Economic growth is unlikely to solve America’s social security crisis

One school of thought claims that economic growth can rescue Social Security. Higher wages, advocates contend, will generate greater revenues for the system and thus avoid eventual bankruptcy.

But Cato Institute Social Security specialist Andrew Biggs points to some serious flaws in this theory.

  • To accept the critics' argument that faster growth will ensure Social Security's solvency for 75 years, he says, you have to believe that real wages will grow at 2.9 percent per year – 3.7 times faster than during the past 30 years.

  • Moreover, higher wages increase the benefits the programme must pay out in the long run – in other words, increasing payroll tax revenues must be counted against corresponding increases in benefit liabilities.

  • Biggs believes that advocates of the growth theory are using the argument to undermine the case for allowing personal retirement accounts (PRAs).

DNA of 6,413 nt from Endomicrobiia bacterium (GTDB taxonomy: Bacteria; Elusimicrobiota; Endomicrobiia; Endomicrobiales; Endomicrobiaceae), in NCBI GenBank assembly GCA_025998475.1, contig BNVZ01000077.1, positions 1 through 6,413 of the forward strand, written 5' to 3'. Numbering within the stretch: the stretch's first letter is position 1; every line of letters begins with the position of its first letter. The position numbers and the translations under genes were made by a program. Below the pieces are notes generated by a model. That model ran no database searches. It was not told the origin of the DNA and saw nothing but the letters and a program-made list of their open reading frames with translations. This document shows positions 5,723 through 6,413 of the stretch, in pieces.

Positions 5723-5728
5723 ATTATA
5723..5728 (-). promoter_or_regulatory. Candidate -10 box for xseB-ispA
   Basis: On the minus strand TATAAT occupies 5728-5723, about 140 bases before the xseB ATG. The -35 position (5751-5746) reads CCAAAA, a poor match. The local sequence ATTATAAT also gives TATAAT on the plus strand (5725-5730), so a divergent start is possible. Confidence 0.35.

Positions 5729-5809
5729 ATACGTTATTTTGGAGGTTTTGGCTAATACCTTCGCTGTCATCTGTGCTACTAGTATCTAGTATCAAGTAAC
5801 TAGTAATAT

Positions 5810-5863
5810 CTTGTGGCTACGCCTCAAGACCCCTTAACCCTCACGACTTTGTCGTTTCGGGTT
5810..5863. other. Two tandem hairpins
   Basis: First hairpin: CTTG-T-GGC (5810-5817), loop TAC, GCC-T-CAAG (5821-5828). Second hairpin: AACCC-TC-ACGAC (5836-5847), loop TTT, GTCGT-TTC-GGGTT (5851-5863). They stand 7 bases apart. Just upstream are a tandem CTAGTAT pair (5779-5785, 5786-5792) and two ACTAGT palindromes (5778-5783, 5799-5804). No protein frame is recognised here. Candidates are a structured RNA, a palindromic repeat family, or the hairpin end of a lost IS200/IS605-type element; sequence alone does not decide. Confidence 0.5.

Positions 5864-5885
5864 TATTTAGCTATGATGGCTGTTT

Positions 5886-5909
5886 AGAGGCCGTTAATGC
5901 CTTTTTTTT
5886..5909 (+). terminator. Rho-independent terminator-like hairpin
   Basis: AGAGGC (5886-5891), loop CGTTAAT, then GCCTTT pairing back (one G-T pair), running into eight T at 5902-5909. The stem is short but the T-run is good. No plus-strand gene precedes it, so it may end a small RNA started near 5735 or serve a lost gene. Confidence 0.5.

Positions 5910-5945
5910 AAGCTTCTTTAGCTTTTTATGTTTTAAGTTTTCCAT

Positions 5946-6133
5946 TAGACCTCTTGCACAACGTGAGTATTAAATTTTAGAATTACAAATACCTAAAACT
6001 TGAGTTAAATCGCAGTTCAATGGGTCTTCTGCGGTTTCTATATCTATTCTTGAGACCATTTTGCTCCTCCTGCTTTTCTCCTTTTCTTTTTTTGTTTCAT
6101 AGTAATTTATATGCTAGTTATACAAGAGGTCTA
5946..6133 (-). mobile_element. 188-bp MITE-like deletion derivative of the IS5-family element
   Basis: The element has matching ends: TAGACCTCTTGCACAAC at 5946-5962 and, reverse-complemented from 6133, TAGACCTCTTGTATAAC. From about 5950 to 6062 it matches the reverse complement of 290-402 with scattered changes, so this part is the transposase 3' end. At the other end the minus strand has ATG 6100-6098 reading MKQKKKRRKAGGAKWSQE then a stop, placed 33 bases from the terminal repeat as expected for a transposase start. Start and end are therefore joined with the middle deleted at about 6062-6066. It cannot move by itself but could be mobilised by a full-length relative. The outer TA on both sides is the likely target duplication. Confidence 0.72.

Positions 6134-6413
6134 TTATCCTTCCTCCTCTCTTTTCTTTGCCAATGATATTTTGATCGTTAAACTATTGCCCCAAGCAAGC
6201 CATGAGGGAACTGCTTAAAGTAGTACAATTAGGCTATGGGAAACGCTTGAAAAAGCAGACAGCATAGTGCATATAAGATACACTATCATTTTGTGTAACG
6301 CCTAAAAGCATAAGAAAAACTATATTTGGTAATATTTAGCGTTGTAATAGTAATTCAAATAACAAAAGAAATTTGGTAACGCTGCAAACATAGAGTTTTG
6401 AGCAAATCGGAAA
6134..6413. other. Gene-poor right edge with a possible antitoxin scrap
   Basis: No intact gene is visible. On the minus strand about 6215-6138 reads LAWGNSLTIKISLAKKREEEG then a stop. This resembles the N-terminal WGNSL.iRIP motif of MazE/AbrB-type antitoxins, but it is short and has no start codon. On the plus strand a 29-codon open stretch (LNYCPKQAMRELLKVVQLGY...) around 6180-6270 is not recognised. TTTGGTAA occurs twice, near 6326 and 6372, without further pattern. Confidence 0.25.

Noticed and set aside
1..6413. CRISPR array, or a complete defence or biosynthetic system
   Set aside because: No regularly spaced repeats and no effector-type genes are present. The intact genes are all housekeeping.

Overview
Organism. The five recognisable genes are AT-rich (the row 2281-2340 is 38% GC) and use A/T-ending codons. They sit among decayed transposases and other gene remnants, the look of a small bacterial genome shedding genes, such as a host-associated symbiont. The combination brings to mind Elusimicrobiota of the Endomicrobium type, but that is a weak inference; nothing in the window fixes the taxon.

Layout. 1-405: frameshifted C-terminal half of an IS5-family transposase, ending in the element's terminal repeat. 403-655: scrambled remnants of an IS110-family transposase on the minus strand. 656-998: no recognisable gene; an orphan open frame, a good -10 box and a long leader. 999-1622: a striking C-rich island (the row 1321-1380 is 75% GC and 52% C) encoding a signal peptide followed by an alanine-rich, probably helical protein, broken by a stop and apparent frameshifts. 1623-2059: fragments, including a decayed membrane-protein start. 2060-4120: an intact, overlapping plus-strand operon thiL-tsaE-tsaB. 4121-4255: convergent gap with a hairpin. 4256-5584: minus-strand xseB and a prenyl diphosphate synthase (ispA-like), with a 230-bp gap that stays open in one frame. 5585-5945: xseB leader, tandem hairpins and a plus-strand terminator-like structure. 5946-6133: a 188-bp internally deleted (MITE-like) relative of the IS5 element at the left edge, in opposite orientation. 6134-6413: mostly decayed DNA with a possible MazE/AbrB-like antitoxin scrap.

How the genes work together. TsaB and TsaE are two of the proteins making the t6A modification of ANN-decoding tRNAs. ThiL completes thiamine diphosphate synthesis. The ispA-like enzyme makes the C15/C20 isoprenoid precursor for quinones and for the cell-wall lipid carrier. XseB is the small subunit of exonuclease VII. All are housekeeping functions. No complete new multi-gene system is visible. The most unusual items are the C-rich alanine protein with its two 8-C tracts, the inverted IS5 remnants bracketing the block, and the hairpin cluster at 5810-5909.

• Opponents of PRAs contend that if the economy cools, stocks can't deliver higher returns than the current system.

    But Biggs shows that even if stock-market returns dropped to half their 7.2 percent historical average, private accounts would still outperform Social Security.

    Source: Andrew Biggs, "Social Security: Is It 'A Crisis that Doesn't Exist?" Cato Project on Social Security Privatization, SSP No. 21, October 5, 2000, Cato Institute, 1000 Massachusetts Avenue, N.W., Washington, D.C. 20001.

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